Business Writing Tip #65—The Dash

In this tip we’re going to look at how to use the dash—or rather, how to use two different dashes.

Did you know that there were two? One is called the m-dash and the other is the n-dash. Strange names you might think. But quite logical. The m-dash takes up the same amount of space as the letter ‘m’ and the n-dash takes up the space of, you guessed it, the letter ‘n’.

How do we choose which one to use?

The m-dash is used to mark a break in a sentence.  Here are some examples of different kinds of breaks where an m-dash is just the thing:

Used in pairs, like parentheses

  • The manager was involved—in fact the prime mover—in the decision to relocate the team.

Used alone to introduce an example of something that came beforeCharles-Bridge-Prague

  • If you’ve been to Prague you must have seen it—nobody misses Charles Bridge.

To introduce an aside by the writer

  • The decision to relocate was made for a range of excellent reasons—and at least we now have more space.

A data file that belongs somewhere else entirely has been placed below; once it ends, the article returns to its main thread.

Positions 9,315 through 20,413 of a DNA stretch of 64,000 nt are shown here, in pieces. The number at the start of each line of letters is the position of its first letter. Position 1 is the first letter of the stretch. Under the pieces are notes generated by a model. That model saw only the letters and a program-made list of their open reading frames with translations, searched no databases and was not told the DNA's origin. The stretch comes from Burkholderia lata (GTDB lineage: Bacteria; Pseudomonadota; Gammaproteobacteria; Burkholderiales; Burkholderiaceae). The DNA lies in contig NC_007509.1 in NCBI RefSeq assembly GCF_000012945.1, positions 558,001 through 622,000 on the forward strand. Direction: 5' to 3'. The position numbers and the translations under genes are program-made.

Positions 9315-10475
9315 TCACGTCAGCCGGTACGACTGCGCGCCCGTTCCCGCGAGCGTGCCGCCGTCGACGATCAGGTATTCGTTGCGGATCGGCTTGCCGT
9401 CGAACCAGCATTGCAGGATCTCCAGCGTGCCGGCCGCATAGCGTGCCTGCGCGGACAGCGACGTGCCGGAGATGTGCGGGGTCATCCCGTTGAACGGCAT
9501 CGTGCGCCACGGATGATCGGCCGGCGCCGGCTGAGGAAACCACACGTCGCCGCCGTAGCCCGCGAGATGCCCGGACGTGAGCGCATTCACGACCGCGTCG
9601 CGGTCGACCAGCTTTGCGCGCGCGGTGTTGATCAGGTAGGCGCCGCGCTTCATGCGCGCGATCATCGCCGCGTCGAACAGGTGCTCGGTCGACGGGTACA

An n-dash really only has one use. It shows sequences.

  • 2012 – 2103
  • A – L and M – Z

Both of these dashes are longer than the hyphen.

4 thoughts on “Business Writing Tip #65—The Dash

    • Good questions.

      The grammar books I’ve read on this suggest that the dash is less formal than parentheses, so I would suggest the deciding factors relate to what you are writing and who it’s for.

    • Mary,
      I find that with MS Word you do the following:
      for an n-dash type a word, space, hyphen, space, then next word. When you add a space after the 2nd word they hyphen should become an n-dash.
      for an m-dash type a word followed immediately by two hyphens with no space, then the next word. Again when you type a space after the 2nd word it should change.
      This is how it works for me anyway!

      Good luck
      Dalice

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